DevD offers a reflection of the Indian male’s attitude towards female sexuality in our times. Dev is not able to handle the fact that Paro probably slept with someone else, when he is guilty of the same offence. Chanda’s father, who views her MMS clip, comes up with the following pearls of wisdom “She knew what she was doing”. There is also a scene involving the guy who shot the MMS landing up at Chanda’s house with an offer to marry her (Raja Ki Aayegi Baarat anyone), pointedly he talks to Chanda’s mom before talking to her. To cap it all there is a brilliantly shot scene of Dev waking up after passing out the previous night and looking at Chanda with intense scorn and contempt.
Dev.D works well because the rapid-fire succession of memorable scenes forces the suspension of disbelief in order to concentrate better on the creation of hilarity through vulgarity. Add on quite a bit of "inspired" gorgeous camerawork (which inspiration, by the way, we applaud wholeheartedly), unsubtly subtle tongue-in-cheek humour, and if these aren't reasons enough to watch it on the big screen, well, there are other, more effective reasons to do with (lack of) plot and execution.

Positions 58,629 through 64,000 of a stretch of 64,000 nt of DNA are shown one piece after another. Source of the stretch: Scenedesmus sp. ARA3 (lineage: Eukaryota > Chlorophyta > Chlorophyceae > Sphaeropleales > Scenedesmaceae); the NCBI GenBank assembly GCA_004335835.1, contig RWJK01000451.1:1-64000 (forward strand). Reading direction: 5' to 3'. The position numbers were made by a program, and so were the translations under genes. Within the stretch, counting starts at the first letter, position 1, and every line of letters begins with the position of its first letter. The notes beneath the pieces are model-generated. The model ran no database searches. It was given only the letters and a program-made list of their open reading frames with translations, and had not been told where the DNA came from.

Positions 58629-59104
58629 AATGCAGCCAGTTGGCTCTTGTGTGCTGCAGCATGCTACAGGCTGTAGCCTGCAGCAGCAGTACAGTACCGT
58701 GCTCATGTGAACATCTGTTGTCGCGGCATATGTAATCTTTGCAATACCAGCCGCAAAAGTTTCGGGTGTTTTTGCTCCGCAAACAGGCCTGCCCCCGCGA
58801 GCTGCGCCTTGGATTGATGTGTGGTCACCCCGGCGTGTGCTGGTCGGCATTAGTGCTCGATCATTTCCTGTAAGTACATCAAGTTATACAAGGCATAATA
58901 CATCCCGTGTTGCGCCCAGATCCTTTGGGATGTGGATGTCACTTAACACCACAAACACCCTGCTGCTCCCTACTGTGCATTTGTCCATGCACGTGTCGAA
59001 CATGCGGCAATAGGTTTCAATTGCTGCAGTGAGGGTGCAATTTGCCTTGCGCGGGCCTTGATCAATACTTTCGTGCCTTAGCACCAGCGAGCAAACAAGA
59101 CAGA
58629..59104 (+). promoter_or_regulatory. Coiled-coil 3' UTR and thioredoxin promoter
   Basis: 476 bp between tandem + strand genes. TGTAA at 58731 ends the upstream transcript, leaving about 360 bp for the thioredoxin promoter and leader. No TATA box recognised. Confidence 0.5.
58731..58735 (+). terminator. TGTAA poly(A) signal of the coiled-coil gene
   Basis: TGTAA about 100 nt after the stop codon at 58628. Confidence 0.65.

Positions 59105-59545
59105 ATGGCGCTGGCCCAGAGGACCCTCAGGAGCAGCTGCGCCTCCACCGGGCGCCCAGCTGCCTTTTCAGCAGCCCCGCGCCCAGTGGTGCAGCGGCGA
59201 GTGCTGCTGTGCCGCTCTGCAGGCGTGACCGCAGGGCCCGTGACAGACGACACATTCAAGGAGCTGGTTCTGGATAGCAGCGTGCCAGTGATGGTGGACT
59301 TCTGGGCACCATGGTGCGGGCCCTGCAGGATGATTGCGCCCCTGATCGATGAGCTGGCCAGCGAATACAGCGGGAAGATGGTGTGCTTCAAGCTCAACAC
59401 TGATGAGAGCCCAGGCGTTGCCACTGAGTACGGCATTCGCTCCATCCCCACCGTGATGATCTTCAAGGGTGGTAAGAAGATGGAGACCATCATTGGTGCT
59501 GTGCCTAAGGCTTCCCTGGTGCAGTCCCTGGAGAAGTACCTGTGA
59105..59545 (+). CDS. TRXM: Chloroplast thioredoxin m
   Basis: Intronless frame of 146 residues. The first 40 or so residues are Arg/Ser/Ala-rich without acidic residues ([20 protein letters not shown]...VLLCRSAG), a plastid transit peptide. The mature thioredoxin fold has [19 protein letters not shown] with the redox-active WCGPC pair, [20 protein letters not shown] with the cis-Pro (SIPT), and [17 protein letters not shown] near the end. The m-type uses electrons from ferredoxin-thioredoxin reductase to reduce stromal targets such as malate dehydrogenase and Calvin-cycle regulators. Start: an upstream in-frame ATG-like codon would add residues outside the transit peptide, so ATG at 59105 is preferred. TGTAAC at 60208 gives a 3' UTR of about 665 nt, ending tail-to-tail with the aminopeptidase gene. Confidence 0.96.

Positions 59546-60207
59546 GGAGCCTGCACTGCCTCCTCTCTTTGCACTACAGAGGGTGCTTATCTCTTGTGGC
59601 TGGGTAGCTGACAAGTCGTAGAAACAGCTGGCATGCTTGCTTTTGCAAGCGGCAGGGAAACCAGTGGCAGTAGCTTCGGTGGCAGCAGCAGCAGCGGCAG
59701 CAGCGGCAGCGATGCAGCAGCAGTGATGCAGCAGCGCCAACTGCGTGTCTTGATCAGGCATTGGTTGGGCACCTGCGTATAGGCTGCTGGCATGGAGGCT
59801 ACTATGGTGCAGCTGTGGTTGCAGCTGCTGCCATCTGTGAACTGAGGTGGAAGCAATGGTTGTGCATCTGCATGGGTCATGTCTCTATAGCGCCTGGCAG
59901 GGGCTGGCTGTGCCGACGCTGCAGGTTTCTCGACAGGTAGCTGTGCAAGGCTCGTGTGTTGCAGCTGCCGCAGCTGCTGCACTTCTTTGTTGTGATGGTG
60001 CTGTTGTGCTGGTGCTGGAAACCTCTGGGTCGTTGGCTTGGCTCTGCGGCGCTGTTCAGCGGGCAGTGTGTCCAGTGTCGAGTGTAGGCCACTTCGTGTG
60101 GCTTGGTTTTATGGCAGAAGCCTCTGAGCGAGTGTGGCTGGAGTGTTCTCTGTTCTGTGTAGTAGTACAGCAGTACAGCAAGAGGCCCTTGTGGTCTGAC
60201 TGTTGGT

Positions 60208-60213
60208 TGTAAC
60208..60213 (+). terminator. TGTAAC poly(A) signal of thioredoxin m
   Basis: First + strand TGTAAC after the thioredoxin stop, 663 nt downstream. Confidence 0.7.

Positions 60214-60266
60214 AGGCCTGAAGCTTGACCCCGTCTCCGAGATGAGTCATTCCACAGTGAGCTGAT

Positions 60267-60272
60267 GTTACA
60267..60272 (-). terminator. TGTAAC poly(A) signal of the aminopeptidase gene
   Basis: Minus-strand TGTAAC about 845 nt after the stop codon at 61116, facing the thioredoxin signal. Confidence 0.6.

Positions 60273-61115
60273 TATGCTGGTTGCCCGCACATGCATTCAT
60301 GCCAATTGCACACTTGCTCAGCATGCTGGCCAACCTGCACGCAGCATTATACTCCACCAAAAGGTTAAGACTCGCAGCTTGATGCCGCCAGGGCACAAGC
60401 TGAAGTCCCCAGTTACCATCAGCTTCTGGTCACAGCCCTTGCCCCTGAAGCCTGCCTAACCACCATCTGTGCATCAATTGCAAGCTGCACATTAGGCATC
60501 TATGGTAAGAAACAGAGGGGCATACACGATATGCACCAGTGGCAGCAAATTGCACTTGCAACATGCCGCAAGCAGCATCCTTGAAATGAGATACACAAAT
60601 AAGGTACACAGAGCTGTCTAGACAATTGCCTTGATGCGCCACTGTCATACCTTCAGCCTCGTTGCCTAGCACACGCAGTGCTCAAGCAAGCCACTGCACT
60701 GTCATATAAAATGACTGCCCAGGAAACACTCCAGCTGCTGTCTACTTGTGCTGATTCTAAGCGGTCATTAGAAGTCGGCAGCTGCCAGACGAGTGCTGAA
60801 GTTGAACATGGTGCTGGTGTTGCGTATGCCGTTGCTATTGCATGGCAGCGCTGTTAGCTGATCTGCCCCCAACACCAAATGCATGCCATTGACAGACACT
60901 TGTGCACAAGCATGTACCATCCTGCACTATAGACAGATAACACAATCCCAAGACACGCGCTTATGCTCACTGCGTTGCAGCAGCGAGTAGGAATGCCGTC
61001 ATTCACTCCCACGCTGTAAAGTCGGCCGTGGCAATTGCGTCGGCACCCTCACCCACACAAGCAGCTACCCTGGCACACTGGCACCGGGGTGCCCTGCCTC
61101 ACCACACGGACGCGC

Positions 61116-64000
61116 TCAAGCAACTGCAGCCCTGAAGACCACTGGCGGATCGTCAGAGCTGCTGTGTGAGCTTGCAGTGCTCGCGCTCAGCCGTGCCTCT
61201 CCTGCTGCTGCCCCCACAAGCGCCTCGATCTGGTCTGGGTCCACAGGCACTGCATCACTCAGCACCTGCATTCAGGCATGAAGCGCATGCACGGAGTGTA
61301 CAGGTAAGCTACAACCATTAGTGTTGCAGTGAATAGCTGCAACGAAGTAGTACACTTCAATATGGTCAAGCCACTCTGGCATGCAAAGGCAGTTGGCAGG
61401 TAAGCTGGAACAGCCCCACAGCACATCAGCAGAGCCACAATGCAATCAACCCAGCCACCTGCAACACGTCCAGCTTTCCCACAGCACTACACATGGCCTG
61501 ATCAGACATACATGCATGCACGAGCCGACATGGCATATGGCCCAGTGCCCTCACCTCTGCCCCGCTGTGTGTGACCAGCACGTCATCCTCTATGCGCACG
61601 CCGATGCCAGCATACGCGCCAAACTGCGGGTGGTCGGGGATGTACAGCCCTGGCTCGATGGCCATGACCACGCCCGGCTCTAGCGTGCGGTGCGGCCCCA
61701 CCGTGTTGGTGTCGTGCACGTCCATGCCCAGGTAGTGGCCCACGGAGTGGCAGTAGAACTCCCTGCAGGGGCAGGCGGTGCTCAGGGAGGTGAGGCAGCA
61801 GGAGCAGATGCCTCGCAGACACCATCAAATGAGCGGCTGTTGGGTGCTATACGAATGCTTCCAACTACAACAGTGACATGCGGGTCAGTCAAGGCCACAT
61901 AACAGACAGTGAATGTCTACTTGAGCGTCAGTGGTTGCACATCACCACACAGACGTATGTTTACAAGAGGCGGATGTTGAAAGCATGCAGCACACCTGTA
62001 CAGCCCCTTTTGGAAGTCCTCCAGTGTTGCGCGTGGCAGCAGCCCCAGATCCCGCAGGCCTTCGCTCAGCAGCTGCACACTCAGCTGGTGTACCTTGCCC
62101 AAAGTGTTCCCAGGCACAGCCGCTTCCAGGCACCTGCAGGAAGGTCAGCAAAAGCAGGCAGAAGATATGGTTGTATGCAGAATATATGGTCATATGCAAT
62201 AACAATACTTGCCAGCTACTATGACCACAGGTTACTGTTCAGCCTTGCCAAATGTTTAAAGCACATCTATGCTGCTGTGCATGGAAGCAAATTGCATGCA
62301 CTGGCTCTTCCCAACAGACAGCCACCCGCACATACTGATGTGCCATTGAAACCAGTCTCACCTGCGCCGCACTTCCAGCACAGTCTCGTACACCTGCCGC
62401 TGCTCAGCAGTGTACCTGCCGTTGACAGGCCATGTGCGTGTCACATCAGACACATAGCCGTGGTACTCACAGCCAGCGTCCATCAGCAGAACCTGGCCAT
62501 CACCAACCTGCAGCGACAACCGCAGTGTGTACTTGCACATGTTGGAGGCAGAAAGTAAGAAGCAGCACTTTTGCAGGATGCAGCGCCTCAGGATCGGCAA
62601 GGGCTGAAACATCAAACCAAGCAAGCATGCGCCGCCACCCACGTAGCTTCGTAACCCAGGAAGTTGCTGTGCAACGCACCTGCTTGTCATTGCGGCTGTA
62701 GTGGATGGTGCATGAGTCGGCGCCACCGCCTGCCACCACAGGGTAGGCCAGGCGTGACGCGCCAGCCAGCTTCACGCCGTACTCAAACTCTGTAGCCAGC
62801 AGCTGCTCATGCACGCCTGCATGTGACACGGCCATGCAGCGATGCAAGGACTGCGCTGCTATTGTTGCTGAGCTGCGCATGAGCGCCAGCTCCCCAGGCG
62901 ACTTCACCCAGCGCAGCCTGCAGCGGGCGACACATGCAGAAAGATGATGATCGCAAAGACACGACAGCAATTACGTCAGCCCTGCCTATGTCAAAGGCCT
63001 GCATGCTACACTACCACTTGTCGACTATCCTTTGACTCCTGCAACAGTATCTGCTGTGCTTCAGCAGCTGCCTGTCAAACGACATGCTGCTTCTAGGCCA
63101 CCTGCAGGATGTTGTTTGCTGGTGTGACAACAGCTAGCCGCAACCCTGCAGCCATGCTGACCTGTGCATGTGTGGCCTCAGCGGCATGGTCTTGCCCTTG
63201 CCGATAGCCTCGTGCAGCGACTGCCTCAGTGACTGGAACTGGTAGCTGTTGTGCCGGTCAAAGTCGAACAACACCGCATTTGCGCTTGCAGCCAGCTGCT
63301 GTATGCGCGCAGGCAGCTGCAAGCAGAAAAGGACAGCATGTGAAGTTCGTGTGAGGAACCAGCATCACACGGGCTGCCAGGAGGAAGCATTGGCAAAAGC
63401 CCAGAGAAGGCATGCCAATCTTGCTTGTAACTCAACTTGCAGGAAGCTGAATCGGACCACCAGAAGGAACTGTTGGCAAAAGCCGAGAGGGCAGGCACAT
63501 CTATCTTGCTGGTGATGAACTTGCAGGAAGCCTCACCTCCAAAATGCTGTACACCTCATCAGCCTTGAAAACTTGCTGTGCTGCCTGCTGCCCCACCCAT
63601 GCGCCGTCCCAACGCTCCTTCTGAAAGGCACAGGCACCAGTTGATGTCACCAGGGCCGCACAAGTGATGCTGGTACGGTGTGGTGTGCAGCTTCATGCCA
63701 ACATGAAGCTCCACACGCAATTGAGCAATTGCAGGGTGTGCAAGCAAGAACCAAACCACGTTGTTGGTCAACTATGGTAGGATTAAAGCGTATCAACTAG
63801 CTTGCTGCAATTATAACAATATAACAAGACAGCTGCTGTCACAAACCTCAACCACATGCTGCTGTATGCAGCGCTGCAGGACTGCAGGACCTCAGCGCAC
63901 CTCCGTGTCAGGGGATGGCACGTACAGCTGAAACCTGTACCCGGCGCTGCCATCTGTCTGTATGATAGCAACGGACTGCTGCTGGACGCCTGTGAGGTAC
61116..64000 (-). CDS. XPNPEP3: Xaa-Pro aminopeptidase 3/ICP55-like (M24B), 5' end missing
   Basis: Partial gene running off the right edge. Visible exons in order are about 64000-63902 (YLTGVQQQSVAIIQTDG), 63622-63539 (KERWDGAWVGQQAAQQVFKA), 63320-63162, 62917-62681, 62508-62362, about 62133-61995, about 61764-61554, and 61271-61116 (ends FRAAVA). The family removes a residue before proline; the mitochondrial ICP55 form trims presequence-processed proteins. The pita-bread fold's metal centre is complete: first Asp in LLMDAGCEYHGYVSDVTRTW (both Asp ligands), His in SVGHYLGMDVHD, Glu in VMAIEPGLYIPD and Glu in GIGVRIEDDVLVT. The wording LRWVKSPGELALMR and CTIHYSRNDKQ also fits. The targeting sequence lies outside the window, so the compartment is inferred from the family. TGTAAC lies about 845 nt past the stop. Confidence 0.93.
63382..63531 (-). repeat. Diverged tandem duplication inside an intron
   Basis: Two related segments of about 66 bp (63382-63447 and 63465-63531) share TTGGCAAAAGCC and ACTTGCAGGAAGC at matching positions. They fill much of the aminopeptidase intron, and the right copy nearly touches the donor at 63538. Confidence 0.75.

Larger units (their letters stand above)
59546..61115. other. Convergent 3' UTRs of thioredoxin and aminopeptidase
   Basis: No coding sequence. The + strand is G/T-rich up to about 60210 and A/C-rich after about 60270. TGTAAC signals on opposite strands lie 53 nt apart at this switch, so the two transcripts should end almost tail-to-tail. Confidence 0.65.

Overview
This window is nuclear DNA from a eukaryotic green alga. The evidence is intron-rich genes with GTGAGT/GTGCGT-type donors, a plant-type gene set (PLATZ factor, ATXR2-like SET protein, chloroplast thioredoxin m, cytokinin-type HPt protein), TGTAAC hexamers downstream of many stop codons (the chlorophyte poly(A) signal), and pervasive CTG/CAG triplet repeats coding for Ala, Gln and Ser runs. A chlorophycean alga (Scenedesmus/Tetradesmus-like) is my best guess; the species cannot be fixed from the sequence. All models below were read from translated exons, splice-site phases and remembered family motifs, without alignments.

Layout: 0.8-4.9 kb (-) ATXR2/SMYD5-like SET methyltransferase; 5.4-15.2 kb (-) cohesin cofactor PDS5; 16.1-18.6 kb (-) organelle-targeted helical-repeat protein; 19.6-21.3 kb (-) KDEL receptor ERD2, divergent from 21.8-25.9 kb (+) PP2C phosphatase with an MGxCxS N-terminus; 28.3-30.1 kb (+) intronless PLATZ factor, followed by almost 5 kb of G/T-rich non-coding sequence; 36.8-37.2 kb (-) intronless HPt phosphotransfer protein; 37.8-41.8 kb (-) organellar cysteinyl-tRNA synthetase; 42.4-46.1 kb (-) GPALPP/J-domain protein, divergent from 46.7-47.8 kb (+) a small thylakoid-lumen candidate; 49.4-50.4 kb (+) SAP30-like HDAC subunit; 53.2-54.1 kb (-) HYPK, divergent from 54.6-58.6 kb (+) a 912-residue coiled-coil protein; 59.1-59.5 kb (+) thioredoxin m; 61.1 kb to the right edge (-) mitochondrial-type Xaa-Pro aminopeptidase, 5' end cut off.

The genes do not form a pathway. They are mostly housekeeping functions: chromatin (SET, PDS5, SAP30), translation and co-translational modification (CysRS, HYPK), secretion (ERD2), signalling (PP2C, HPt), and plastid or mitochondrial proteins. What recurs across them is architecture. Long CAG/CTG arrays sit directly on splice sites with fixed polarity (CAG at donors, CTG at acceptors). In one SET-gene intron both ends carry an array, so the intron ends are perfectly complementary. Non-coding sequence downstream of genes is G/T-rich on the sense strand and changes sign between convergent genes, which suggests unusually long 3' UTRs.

DevD is a movie where the two leading ladies show excellent character, while all the males are at the other end of the spectrum. When Paro comes to meet Dev the first thing she does is clean his room and wash his clothes while all Dev can do is sit back and allow her to take charge. According to a book we read a long time ago one of the reasons for this is the extremely lavish affection that most Indian guys get as kids. Towards the end of the movie when Dev comes home to attend his father’s funeral, his mother rains slaps and fists on him and you wonder whether she was not twenty years too late in meting out the treatment which might have given him a bit more spine to go through life.
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The movie starts of with a young Dev and Paro having a catfight of sorts over the hygienic nature of canal water on its banks, whereupon young D is sent off to school in the land of the former colonial masters. Naturally, there persists (one of those incidents of suspension of disbelief) a relationship between them over what ought to be an absurdly long time, and the next thing you know, a much older D comes back